Re: Debian needs more buildds. It has offers. They aren't being accepted.
Anthony Towns <firstname.lastname@example.org> writes:
> On Sat, Feb 14, 2004 at 11:06:39AM -0700, Jamin W. Collins wrote:
> > On Sun, Feb 15, 2004 at 03:28:54AM +1000, Anthony Towns wrote:
> > > It's fine that he feels blocked. I feel blocked from getting testing
> > > working as well as it should because the security team aren't willing
> > > to support it. Every now and then I try to convince them to change
> > > their minds. So far they haven't, and don't look like ever doing so,
> > > but that doesn't make them bad people, and no matter what I want a
> > > difference answer, or how much I might know about their job, they're
> > > the ones in the best position to make that call. And until I do the
> > > job myself or convince someone else to do it, and demonstrate that
> > > it's doable, I've got no cause to expect _any_ assistance from the
> > > security team.
> > I'm assuming that when you attempt to convince them there is at least
> > some two way conversation?
> I've asked in the past, I've been told that they don't have
> time. Nothing's changed since then to change that conclusion, so I haven't
So they did answere. Big difference.
Also you acknowledge the fact that they are continiously
overworked. So its not only a tmporary problem.
> asked again. People outside of the security team have offered to help,
> but none of them have actually gotten beyond the point of offering to
> actually do anything. I believe the last time we would've discussed this
The buildd people are offering and are already doing something and
working around James. So its gone far further than just a plain offer.
> was in 2002, and probably then as an aside on a thread in -private.
> Can you see the difference between that and flaming people on -devel?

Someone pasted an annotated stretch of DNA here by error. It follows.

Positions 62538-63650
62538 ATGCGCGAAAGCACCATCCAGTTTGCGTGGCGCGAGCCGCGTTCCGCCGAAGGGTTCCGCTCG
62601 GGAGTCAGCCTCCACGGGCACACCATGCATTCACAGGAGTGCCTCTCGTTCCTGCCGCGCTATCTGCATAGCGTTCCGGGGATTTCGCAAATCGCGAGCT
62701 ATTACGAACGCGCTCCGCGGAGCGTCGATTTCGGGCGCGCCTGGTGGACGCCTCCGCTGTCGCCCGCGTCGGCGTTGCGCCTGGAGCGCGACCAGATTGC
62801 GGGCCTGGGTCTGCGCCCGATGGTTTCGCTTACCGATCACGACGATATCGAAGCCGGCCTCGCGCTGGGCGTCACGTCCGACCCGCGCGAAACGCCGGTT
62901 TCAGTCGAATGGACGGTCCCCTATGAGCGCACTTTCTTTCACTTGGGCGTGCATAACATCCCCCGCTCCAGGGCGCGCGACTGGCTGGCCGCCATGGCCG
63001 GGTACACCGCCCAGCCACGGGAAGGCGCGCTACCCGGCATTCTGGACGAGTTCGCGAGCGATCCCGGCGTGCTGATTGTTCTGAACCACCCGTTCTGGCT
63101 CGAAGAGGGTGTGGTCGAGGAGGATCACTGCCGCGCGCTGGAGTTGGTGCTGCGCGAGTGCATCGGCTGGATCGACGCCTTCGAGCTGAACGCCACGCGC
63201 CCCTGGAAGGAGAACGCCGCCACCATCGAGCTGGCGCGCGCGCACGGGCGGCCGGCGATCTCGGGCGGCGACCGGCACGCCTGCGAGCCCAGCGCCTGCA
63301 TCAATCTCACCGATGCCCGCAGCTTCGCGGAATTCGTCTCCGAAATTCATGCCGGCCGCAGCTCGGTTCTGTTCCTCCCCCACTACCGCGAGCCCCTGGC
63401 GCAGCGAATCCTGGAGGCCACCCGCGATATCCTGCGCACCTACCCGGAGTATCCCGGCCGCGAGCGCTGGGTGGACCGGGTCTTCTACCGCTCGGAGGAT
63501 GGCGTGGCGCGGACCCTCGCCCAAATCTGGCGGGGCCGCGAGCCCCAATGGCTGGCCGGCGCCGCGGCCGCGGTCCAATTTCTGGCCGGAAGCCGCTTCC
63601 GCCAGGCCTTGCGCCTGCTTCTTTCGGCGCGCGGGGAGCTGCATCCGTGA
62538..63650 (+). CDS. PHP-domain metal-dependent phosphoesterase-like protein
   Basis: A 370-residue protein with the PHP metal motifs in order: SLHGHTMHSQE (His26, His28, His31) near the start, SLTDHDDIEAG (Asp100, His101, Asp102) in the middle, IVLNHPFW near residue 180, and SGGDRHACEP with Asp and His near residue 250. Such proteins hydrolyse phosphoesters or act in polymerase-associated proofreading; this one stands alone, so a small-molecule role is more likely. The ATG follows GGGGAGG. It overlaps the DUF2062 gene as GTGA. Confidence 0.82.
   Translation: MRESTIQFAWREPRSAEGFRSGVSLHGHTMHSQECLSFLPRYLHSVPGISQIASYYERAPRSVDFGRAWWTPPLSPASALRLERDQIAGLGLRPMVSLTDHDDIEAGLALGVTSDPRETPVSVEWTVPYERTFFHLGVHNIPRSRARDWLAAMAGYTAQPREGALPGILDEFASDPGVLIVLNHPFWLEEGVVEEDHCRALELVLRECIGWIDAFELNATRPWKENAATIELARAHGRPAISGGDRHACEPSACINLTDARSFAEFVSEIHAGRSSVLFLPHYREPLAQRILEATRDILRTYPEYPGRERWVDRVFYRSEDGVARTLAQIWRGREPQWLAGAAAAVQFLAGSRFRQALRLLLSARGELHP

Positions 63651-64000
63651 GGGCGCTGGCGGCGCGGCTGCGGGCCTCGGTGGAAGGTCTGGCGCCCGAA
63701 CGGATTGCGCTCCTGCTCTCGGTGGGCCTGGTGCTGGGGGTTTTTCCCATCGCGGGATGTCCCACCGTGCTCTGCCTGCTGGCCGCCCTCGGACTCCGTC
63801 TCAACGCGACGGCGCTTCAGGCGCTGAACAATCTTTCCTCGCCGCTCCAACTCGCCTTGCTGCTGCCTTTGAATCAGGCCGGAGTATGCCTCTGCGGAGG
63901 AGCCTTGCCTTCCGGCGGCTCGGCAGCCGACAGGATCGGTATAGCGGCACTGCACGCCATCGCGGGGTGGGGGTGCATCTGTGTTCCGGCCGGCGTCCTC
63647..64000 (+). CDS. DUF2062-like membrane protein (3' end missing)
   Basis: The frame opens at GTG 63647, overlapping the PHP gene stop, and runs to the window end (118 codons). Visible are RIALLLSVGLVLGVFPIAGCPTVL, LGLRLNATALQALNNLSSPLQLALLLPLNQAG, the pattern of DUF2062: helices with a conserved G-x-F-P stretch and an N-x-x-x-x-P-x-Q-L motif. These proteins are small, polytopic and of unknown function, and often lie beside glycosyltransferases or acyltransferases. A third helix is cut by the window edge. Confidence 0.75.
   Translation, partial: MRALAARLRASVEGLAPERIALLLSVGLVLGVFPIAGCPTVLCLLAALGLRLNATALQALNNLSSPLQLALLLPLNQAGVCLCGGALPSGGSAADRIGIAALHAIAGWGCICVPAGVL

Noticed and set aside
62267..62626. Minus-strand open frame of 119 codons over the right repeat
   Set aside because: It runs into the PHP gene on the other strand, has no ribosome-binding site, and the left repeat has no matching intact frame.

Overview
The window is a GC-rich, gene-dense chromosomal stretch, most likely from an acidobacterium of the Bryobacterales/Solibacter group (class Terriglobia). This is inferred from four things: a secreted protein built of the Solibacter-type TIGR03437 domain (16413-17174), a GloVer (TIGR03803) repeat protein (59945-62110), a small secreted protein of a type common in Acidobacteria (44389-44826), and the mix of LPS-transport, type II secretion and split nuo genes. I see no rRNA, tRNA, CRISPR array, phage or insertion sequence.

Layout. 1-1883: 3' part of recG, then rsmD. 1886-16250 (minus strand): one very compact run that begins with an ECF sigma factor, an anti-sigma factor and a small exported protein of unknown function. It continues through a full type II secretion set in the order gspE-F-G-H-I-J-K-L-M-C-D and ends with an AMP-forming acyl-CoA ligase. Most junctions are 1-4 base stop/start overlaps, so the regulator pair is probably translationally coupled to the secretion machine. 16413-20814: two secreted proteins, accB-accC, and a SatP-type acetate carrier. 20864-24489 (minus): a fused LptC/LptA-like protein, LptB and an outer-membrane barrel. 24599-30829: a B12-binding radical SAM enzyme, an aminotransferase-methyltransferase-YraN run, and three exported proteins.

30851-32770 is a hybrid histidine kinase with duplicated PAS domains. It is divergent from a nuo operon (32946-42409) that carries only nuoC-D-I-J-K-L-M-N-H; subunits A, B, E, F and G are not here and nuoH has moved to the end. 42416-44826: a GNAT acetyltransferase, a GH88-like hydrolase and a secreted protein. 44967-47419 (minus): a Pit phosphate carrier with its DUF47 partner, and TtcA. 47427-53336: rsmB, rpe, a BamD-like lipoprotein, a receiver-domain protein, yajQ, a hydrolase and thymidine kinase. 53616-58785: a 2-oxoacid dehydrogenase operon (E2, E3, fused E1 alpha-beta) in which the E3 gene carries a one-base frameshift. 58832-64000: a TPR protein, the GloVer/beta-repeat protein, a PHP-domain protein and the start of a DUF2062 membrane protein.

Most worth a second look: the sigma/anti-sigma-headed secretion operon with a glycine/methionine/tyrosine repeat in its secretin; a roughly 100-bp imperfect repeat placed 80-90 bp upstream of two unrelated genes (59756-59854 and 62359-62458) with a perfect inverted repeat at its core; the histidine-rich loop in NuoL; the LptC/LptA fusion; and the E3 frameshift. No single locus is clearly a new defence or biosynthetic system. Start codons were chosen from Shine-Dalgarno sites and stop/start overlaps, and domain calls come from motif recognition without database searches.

Yes, you have communication and you lack people actually alreadydoing
> Can you possibly imagine that choosing that path might make it easier
> to have two-way conversations in future if something does change?
Sure, replacing (or enhancing) James with someone that communicates
would make communicating a hell of a lot easier. Can you deny that?
> > > No, going to the mailing-list is a way to pressure the individual into
> > > doing something they don't want. Sometimes that's appropriate, but
> > > it's very rare; certainly much rarer than actually happens.
> > Worked in the case of my e-mail to -devel.
> > The DPL stepped in and improved the level of documentation provided to
> > NM applicants. This seems like a change for the better to me.
> Did you at any point ask Martin, either as front desk or as DPL, to look
> into this privately and in a friendly, non-accusatory manner? Did you
> at any point offer any help (and follow through on that offer)?
I just followed Debians black-on-white procedure: (The ping for the DAM)
7.4 Dealing with inactive and/or unreachable maintainers
If you notice that a package is lacking maintenance, you should make
sure that the maintainer is active and will continue to work on their
packages. It is possible that they are not active any more, but
haven't registered out of the system, so to speak. On the other hand,
it is also possible that they just need a reminder.
The first step is to politely contact the maintainer, and wait for a
response, for a reasonable time. It is quite hard to define
"reasonable time", but it is important to take into account that real
life is sometimes very hectic. One way to handle this would be send a
reminder after two weeks.
If the maintainer doesn't reply within four weeks (a month), one can
assume that a response will probably not happen. If that happens, you
should investigate further, and try to gather as much useful
information about the maintainer in question as possible. This
It is also allowed to post a query to email@example.com,
asking if anyone is aware of the whereabouts of the missing
And now your criticising me for it? (in your other mail on this thread)
> Frankly, that sort of response makes it harder for me to countenance
> people responding to the points raised in this sort of thread at all. I
> don't believe we should be encouraging flaming -devel as a first resort.
If you think that is inappropriate you should look into changing the
developers reference accordingly.